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UNC basketball: Walker Kessler’s not a one-hit wonder

C.L. Brown
·3 min read

Armando Bacot’s three fouls in the first half against Florida State proved to be the best foul trouble a North Carolina player has gotten into all season. Bacot’s benching helped clear the way for the Tar Heels to witness the emergence of freshman Walker Kessler.

The 7-foot-1 center produced a career-high 20 points while playing a career-high 24 minutes to help power the Heels past the Seminoles 78-70 Saturday in the Dean E. Smith Center. His performance may have surprised the roughly 3,200 fans admitted into the arena for the first time due to the COVID-19 pandemic. It certainly surprised the ‘Noles, who had no answers for him defensively, despite several players having a turn defending him. But he has been steadily improving to this point.

“He’s been preparing nonstop,” UNC freshman guard Kerwin Walton said. “Every single practice, before and after, I always see him working on his post moves, working on his touch, getting shots up, making sure he’s sharp before every game... and it goes unseen.”

After Saturday it will be impossible for Kessler to stay hidden. He leads their frontcourt in scoring over the past five games, averaging 11.8 points while shooting 71.4 percent from the field.

It all started to click when he scored a season-high nine points against Virginia. He scored 10 points each against Northeastern, Louisville and Marquette. And it culminated on Saturday, with an outing that confirms he’s not just entering the game to bide time until the starters’ return.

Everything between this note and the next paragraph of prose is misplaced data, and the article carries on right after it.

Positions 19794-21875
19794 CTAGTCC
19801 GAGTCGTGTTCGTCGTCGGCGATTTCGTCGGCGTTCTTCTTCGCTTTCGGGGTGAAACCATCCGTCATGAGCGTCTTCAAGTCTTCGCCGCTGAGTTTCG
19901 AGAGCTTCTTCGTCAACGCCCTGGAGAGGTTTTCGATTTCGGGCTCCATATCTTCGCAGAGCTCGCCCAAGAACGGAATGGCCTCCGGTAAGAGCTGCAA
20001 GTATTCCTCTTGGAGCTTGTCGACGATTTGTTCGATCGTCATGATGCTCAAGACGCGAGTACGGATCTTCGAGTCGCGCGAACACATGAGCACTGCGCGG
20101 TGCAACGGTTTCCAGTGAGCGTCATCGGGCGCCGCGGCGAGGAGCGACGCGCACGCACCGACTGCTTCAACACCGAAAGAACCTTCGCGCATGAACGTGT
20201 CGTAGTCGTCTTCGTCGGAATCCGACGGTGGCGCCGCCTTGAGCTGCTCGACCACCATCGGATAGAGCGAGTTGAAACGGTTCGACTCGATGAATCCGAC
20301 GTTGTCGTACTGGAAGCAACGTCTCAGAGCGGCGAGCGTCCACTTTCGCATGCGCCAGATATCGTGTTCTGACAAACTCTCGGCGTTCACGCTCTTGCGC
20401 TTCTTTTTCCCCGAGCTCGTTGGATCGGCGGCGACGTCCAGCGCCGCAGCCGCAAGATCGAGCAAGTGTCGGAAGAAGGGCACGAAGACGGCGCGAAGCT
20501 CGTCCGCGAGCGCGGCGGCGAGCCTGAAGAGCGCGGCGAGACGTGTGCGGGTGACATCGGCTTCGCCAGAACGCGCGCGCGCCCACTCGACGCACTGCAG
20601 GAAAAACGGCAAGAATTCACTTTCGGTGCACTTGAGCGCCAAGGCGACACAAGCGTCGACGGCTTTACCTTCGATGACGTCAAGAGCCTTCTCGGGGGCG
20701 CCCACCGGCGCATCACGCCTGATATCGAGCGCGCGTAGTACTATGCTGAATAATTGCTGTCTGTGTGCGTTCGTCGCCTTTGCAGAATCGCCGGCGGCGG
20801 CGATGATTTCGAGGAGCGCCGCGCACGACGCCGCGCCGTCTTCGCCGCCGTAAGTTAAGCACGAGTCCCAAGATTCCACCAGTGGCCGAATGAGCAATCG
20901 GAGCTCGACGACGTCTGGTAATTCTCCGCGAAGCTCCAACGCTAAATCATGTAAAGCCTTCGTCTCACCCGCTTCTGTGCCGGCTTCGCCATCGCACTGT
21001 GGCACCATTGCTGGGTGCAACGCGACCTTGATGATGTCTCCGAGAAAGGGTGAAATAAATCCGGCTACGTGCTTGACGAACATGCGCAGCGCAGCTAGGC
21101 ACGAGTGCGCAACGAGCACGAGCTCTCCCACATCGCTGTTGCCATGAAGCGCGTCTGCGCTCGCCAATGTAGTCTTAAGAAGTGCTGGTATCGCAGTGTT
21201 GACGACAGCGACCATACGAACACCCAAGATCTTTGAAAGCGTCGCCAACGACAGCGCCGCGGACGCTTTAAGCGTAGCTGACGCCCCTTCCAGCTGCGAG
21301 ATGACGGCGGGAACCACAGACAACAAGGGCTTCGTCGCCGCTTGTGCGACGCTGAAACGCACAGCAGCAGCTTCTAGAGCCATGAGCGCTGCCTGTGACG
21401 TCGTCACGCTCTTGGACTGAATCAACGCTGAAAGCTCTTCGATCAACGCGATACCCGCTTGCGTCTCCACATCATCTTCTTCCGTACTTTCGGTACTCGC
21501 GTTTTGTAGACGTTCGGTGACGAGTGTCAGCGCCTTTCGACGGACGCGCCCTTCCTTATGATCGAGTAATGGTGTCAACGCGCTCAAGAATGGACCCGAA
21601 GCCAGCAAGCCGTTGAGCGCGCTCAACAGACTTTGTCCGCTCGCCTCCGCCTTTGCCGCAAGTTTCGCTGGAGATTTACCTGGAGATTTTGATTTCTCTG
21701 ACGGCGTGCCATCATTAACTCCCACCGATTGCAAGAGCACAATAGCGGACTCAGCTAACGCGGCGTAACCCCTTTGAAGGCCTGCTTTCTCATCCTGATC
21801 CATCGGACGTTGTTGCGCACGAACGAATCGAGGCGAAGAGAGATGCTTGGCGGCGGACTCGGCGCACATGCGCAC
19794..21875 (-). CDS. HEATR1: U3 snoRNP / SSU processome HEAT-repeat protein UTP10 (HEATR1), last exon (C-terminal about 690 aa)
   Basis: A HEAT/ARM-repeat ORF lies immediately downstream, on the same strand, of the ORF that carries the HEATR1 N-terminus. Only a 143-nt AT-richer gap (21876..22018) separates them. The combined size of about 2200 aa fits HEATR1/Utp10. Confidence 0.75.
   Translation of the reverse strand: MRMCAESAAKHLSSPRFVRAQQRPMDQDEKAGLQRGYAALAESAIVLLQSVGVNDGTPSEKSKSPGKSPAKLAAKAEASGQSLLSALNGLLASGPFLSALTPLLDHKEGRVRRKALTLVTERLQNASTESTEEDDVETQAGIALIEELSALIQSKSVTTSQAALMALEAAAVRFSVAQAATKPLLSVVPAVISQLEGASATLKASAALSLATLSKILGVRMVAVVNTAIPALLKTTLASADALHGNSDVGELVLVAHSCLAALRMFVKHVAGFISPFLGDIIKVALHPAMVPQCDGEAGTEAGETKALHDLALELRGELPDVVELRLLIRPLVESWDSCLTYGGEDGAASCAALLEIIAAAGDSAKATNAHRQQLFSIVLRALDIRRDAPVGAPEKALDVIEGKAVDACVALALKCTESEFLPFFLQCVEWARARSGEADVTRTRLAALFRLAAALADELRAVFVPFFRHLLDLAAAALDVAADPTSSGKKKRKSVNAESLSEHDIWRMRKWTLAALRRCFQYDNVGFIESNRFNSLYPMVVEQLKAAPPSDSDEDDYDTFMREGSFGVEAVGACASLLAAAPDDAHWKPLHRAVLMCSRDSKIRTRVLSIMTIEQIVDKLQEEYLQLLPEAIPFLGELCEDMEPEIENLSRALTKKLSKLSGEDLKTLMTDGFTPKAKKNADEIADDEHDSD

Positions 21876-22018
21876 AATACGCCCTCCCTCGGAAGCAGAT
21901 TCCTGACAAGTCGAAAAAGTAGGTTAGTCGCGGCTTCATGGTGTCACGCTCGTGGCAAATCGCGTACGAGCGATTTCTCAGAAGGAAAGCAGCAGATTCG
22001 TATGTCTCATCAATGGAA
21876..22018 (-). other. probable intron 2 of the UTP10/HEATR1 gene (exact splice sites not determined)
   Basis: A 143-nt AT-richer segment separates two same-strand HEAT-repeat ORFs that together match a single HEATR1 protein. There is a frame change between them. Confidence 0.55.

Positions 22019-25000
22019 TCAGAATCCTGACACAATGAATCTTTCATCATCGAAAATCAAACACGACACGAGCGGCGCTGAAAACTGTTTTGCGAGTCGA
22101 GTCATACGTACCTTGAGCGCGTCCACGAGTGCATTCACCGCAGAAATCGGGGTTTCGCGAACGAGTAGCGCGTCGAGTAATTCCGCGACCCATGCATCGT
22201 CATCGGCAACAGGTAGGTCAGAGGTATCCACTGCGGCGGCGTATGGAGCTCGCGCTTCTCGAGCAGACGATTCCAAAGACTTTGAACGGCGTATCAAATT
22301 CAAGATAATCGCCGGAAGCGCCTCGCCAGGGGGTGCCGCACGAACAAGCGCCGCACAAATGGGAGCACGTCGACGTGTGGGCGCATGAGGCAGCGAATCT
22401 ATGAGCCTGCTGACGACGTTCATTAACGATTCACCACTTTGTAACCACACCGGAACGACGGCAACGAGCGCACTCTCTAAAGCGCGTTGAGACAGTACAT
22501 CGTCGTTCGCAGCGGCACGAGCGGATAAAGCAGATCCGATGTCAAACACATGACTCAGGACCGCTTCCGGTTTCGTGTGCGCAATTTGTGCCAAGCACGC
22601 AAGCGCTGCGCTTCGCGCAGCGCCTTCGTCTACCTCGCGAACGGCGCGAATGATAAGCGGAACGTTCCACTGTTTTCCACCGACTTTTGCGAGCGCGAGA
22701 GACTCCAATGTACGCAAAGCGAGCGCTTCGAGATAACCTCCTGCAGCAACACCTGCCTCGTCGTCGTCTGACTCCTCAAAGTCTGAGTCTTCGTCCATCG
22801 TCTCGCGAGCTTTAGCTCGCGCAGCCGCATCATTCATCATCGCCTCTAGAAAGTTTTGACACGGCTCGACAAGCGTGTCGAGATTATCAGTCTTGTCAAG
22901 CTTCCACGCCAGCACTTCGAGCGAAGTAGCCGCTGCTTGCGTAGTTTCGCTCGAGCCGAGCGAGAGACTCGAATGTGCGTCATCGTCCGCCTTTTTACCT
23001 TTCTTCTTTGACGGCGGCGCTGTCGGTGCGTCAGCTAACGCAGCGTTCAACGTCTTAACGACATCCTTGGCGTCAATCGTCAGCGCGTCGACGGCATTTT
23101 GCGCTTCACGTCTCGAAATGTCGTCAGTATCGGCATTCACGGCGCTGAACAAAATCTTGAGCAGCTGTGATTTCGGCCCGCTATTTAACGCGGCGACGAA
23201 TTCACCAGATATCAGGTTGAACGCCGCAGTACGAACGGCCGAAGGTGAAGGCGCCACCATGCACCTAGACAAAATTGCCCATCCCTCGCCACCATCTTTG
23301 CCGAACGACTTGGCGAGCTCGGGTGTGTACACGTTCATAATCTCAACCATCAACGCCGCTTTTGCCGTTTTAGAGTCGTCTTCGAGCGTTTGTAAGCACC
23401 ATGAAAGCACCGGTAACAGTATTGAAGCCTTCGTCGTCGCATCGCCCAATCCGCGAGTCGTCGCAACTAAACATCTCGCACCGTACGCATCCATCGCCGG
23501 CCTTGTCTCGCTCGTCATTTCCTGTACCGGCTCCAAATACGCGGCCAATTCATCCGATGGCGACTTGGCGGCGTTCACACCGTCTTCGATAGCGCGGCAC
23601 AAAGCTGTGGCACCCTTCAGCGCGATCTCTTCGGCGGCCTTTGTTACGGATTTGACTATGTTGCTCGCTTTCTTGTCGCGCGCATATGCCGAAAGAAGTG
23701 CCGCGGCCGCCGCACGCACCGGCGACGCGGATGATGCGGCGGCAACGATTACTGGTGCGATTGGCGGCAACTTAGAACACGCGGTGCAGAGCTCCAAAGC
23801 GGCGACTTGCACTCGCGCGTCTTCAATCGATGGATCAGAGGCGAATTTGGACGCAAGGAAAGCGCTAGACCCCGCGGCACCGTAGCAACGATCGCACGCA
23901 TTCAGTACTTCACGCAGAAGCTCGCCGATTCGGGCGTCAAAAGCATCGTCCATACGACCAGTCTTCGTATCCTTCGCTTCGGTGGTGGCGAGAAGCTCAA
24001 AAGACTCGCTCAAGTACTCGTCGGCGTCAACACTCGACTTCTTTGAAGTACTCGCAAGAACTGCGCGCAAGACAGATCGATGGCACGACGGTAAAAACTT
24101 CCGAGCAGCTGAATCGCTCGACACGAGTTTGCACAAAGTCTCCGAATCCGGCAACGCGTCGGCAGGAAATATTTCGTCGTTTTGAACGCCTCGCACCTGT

“What people don’t realize is this young man had two, 14-day, close contact quarantines and he never tested positive,” Williams said. “And that second 14 (day) stretch was the two weeks right before practice started.”

Kessler started off the season well behind Carolina’s frontcourt trio of Garrison Brooks, Day’Ron Sharpe and Bacot because he spent valuable practice time in quarantine. Williams said he’s had to work with Kessler about moving on to the next play because, “if he misses a shot, he’s still thinking about it five possessions later.”

Kessler didn’t need any pick-me-ups against FSU — he was 9-for-10 shooting — and added career-highs with eight rebounds and four blocked shots. But he credited the staff and teammates for helping him keep his confidence even while he struggled early.

“Everyone pats you on the shoulder and tells you get your head up and keep going,” Kessler said. “That sounds kind of bad, but you get what I’m saying. They encourage you, just keep you moving forward.”

It was Kessler who proved to be the optimist for Carolina at halftime. The Heels trailed Florida State by 12 points, shooting a season-low 25 percent and committing 14 turnovers in the first half. Yet Kessler said that was the moment he knew the they were going to come back.

Kessler figured their problems were self-inflicted and if the Heels started playing to their potential, they could get back in the game. With Williams inserting him into the second half starting lineup in place of Bacot, Kessler would have a direct role in contributing.

“I just knew,” Kessler said before rethinking. “Knew is probably the wrong word. I had a very strong indication that we were gonna win that game at halftime.”

The Heels’ rally from a 41-29 halftime deficit was their biggest at home since coming back from down 13 to Georgia Tech in 2006.

FSU’s average height of more than 6-feet, 7-and-a-half inches makes it the tallest in Division I according to Kenpom.com. Kessler proved to be a giant and the Heels need him to keep coming up big whenever he’s called upon.

“I know he’s going to keep getting better,” Walton said. “Because this game is definitely gonna motivate him to do better.”